6208 The accum(x) function forms the cumulative sum of x, element by
6209 element.  Vector columns are supported simply by performing the
6210 summation process through all the values.  Null values are treated as
6211 0.  The seqdiff(x) function forms the sequential difference of x,
6212 element by element.  The first value of seqdiff is the first value of
6213 x.  A single null value in x causes a pair of nulls in the output.
6214 The seqdiff and accum functions are functional inverses, i.e.,
6215 seqdiff(accum(x)) == x as long as no null values are present.
6216
6217 In the if-then-else expression, "b?x:y", b is an explicit boolean
6218 value or expression.  There is no automatic type conversion from
6219 numeric to boolean values, so one needs to use "iVal!=0" instead of
6220 merely "iVal" as the boolean argument. x and y can be any scalar data
6221 type (including string).
6222
6223 The angsep function computes the angular separation in degrees between
6224 2 celestial positions, where the first 2 parameters give the RA-like
6225 and Dec-like coordinates (in decimal degrees) of the first position,
6226 and the 3rd and 4th parameters give the coordinates of the second
6227 position.
6228
6229 The substring function strmid(S,P,N) extracts a substring from S,
6230 starting at string position P, with a substring length N.  The first
6231 character position in S is labeled as 1. If P is 0, or refers to a
6232 position beyond the end of S, then the extracted substring will be
6233 NULL.  S, P, and N may be functions of other columns.
6234
6235 The string search function strstr(S,R) searches for the first
6236 occurrence of the substring R in S.  The result is an integer,
6237 indicating the character position of the first match (where 1 is the
6238 first character position of S).  If no match is found, then strstr()
6239 returns a NULL value.
6240
6241 The following type casting operators are available, where the
6242 enclosing parentheses are required and taken from the C language
6243 usage. Also, the integer to real casts values to double precision:
6244
6245 \begin{verbatim}
6246                 "real to integer"    (int) x     (INT) x
6247                 "integer to real"    (float) i   (FLOAT) i
6248 \end{verbatim}
6249
6250     In addition, several constants are built in  for  use  in  numerical
6251     expressions:
6252
6253
6254 \begin{verbatim}
6255         #pi              3.1415...      #e             2.7182...
6256         #deg             #pi/180        #row           current row number
6257         #null         undefined value   #snull         undefined string
6258 \end{verbatim}
6259
6260     A  string constant must  be enclosed  in quotes  as in  'Crab'.  The
6261     "null" constants  are useful for conditionally  setting table values
6262     to a NULL, or undefined, value (eg., "col1==-99 ? \#NULL : col1").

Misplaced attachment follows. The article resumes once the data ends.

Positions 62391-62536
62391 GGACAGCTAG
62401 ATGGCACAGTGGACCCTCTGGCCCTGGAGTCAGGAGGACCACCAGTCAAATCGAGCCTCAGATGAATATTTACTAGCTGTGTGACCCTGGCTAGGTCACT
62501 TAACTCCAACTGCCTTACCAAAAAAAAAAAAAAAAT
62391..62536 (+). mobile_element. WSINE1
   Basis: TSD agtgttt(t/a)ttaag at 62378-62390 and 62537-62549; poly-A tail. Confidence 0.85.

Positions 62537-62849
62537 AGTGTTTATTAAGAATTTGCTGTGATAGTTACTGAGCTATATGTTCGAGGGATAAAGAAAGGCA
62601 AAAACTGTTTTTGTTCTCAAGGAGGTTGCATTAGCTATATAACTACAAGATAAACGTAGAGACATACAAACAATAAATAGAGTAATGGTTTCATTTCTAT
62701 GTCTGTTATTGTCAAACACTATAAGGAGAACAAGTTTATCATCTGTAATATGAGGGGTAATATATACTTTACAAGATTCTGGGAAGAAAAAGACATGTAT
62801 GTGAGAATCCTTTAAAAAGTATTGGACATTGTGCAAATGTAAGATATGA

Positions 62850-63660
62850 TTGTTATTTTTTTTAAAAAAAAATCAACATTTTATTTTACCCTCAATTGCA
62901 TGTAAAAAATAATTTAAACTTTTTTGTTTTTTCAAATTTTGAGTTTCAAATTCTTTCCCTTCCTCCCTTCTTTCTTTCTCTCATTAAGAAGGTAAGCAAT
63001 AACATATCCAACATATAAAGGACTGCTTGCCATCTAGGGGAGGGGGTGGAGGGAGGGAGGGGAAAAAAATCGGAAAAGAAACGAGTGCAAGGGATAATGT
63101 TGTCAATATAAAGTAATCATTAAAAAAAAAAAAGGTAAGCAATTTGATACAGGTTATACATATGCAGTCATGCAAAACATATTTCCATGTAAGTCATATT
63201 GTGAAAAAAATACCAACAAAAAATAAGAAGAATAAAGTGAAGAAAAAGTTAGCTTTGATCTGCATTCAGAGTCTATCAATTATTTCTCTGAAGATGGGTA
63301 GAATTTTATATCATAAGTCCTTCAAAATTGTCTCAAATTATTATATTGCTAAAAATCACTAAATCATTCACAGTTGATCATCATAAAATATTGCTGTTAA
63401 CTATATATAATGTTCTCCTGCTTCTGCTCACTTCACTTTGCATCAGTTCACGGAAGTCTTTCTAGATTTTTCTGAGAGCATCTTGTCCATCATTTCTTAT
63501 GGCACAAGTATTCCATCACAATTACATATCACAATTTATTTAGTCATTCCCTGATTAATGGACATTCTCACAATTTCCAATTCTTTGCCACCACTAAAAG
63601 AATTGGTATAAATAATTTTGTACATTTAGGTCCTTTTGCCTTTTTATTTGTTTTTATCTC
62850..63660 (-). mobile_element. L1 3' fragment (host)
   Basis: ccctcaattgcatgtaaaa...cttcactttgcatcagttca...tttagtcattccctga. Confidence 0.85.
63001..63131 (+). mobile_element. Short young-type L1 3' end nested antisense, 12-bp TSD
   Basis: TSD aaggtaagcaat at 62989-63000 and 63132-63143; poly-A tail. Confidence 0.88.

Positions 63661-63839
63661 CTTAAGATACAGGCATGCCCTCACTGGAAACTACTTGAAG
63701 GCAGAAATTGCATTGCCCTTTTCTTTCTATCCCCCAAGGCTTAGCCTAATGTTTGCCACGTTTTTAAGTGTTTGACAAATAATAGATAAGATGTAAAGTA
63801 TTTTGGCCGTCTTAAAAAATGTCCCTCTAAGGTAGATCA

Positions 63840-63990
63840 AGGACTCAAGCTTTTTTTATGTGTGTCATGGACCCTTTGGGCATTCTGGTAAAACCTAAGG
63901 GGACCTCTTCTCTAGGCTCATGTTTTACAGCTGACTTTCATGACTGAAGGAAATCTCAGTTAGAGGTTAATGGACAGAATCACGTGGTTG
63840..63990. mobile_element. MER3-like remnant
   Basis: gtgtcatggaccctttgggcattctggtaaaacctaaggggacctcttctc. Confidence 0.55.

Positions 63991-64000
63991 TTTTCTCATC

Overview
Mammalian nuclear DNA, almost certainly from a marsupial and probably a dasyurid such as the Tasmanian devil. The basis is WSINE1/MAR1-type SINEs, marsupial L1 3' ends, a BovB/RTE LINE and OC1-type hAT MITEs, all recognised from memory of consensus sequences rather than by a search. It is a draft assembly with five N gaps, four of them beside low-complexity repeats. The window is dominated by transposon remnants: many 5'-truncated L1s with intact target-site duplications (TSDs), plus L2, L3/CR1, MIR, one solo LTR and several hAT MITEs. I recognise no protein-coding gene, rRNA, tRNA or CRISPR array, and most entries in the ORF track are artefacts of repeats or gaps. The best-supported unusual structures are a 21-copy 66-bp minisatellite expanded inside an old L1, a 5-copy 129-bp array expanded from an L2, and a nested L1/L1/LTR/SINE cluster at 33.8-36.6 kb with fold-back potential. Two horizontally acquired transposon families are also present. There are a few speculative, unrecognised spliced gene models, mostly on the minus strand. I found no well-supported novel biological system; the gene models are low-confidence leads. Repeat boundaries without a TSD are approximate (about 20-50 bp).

6263
6264     Integer constants may be specified using the following notation,
6265 \begin{verbatim}
6266            13245   decimal integer
6267            0x12f3  hexidecimal integer
6268            0o1373  octal integer
6269            0b01001 binary integer
6270 \end{verbatim}
6271     Note that integer constants are only allowed to be 32-bit, i.e.
6272     between -2^(31) and +2^(31).  Integer constants may be used in any
6273     arithmetic expression where an integer would be appropriate.  Thus,
6274     they are distinct from bitmasks (which may be of arbitrary length,
6275     allow the "wildcard" bit, and may only be used in logical
6276     expressions; see below).
6277
6278     There is also a function for testing if  two  values  are  close  to
6279     each  other,  i.e.,  if  they are "near" each other to within a user
6280     specified tolerance. The  arguments,  value\_1  and  value\_2  can  be
6281     integer  or  real  and  represent  the two values who's proximity is
6282     being tested to be within the specified tolerance, also  an  integer
6283     or real:
6284
6285 \begin{verbatim}
6286                     near(value_1, value_2, tolerance)
6287 \end{verbatim}
6288     When  a  NULL, or undefined, value is encountered in the FITS table,
6289     the expression will evaluate to NULL unless the undefined  value  is
6290     not   actually   required  for  evaluation,  e.g. "TRUE  .or.  NULL"
6291     evaluates to TRUE. The  following  two  functions  allow  some  NULL
6292     detection  and  handling:
6293
6294 \begin{verbatim}
6295          "a null value?"              ISNULL(x)
6296          "define a value for null"    DEFNULL(x,y)
6297          "declare certain value null" SETNULL(x,y)
6298 \end{verbatim}
6299     ISNULL(x)
6300     returns a boolean value of TRUE if the  argument  x  is  NULL. DEFNULL(x,y)
6301     "defines"  a  value  to  be  substituted  for NULL values; it
6302     returns the value of x if x is not NULL, otherwise  it  returns  the
6303     value of y.  SETNULL(x,y) allows NULL values to be inserted into
6304     a variable; if x==y, a NULL value is returned; otherwise y is returned
6305     (x and y must be numerical, and x must be a scalar).
6306
6308
6309     Bit  masks can be used to select out rows from bit columns (TFORMn =
6310     \#X) in FITS files. To represent the mask,  binary,  octal,  and  hex
6311     formats are allowed:
6312
6313
6314 \begin{verbatim}
6315                  binary:   b0110xx1010000101xxxx0001
6316                  octal:    o720x1 -> (b111010000xxx001)
6317                  hex:      h0FxD  -> (b00001111xxxx1101)
6318 \end{verbatim}
6319
6320     In  all  the  representations, an x or X is allowed in the mask as a
6321     wild card. Note that the x represents a  different  number  of  wild
6322     card  bits  in  each  representation.  All  representations are case
6323     insensitive.  Although bitmasks may be of arbitrary length and contain